I was sitting on the bank of the Seine yesterday, watching a con-artist pretending to “find” a “gold” ring in front of tourist flâneurs, perambulating along the river. The ring is then offered in exchange for cash and I thought “isn’t this exactly what wine shows do to gullible producers?” Hire a salon in a fancy establishment like the Hôtel Saint-James & Albany (opposite the Louvre) and charge producers €1200 (R15 000) a pop to present their wines to a ragbag collection of journos, restaurateurs, retailers and professional wine luvvies. The ring that pops up is an interesting wine, divined by a jury which tastes its way around the room, becoming more enthusiastic as time and alcohol levels advance.
Which is what I had been doing the previous day as a jurist for few#3, Le Salon des Vignobles Français de l’Etranger, organized by Le Figaro. Over sixty wines from a dozen producers including such heavyweights as Opus One, the Michel Rolland franchise and the trio of Champagne houses making foreign fizz: Moët, Roederer and Deutz. Über-bling brands there were aplenty: Michel Laroche, Henri Bourgeois, Chapoutier and Drouhin.
The day finished with an elegant meal at Macéo, restaurant in the first arrondissement, run by an elegant and languid Englishman Mark Williamson who spoke French with received pronunciation. The wines were awesome as the winemaker guests were out to impress each other and the food was not too shabby either.
To start, langoustines rafraîchies, fin tartare de legumes & chair de crabe ‘pomelos orange’ followed by noisette de filet de boeuf Charolais du Bourbonnais, tartine de pommes de terre, copeaux primeurs pipérade. Dessert was pineapple carpaccio, or Carpaccio d’ananas Victoria, écorces d’agrumes, finger amandes as it said on the menu, followed by a perfect piece of salty Roquefort cheese on toast, served according to the English style, i.e. last. It complemented an excellent Ramos Pinto 20 year old Tawny that Decanter had recently acclaimed as best fortified wine in the world. A point Mr. Ramos or Mr. Pinto (I’m not sure which) couldn’t resist drawing to our attention.
The jury had given best overall wine award to a Shiraz/Viognier blend Maison Chapoutier are making Down Under while a special Coup de Coeur prize went to Julien Schaal, for his cool climate Syrah 2005 from Elgin. Two out of two to Syrah and South Africa sharing the stage with Australia. An altogether most satisfactory result.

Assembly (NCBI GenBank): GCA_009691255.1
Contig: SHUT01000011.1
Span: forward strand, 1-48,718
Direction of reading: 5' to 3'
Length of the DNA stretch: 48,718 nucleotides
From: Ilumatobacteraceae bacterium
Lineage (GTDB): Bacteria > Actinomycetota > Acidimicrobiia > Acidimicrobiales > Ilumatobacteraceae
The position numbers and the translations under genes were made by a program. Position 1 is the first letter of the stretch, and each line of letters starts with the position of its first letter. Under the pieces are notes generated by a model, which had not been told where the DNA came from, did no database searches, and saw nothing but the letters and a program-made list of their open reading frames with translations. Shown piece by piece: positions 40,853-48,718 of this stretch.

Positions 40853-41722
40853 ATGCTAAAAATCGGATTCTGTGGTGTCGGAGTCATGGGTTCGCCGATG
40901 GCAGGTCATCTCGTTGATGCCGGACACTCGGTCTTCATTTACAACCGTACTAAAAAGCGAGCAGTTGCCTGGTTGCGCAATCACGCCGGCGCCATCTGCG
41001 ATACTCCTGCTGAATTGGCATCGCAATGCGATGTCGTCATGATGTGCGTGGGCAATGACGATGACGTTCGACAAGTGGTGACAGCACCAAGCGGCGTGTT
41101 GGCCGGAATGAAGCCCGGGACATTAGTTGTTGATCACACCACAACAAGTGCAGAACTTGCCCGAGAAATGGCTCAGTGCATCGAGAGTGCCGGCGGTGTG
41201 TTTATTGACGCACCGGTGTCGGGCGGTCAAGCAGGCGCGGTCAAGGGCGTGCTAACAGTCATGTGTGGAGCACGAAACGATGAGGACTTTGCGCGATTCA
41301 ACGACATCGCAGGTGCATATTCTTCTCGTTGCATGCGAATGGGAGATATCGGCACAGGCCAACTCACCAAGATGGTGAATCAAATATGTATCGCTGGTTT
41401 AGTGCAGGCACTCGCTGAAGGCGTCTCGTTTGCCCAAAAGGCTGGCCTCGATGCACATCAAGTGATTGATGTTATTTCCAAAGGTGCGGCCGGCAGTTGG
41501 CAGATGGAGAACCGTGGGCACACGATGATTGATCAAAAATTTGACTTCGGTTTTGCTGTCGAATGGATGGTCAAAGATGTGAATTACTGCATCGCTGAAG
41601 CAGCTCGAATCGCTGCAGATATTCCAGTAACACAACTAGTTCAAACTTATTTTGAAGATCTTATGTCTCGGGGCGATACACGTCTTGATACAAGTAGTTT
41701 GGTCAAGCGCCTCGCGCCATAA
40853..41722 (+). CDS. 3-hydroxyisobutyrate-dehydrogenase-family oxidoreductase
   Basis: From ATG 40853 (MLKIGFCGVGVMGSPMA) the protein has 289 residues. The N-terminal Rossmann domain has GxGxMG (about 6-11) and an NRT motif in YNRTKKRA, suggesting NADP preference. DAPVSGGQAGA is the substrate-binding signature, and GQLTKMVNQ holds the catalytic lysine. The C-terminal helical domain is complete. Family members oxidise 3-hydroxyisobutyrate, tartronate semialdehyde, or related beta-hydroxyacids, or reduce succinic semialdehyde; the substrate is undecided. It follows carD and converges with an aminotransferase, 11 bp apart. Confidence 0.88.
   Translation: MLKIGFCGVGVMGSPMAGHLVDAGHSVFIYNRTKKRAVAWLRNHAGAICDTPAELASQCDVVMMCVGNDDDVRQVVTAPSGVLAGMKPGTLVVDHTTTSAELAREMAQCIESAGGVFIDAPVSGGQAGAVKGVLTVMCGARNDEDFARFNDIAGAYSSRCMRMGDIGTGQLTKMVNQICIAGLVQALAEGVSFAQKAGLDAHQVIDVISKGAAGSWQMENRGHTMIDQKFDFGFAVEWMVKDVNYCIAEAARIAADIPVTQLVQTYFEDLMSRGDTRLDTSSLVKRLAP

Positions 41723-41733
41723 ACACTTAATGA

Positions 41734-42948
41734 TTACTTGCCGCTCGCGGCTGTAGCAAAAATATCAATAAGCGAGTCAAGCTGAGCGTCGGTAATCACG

Of course I couldn’t vote for Julien as I was the only SA jurist and jingoism is boring. My standout wines came from the Douro: two contrasting interpretations: power, minerality and concentration in the Xisto 2004 while the Chryseia 2006 was brimming with finesse and understatement. A couple of Chilean Cabernets, like the Lazuli 2005, blew my beret off. Wherever do they get those blueberry flavours from? A trio of Priorat wines under the Trio Infernal brand where masterpieces of minerality and acid. But like all masterpieces, they are not cheap with the hundred year old Carignan all of €700 a bottle.
The SA wines put on a very good show indeed: the Morgenhof Chenin Blanc 2006 made from 38 year old vines is rich and complex while the 2006 Grand Vin Pinotage from Michel Laroche is remarkable. The Anwilka 2006 is excellent, the Glenelly Hills 2004 had more burnt rubber on the nose than Kyalami while Murray Boustred’s Remhoogte Estate blend continues to outshine Michel Rolland’s Bonne Nouvelle.
At dinner I had the good fortune to sit next to Lionel Cousin, a Frenchman who makes a range of sublime organic reds called Cupano in Tuscany. While the French winemakers tucked into the corked bottle of Casa Lapostolle, Lionel told me about his previous life making documentary films before buying three hectares of heaven in Montalcino. His wines have character and great charm and at €15 a bottle, his Rosso di Montalcino was the second cheapest wine to Julien’s €12 Syrah and probably second best in the whole show, too.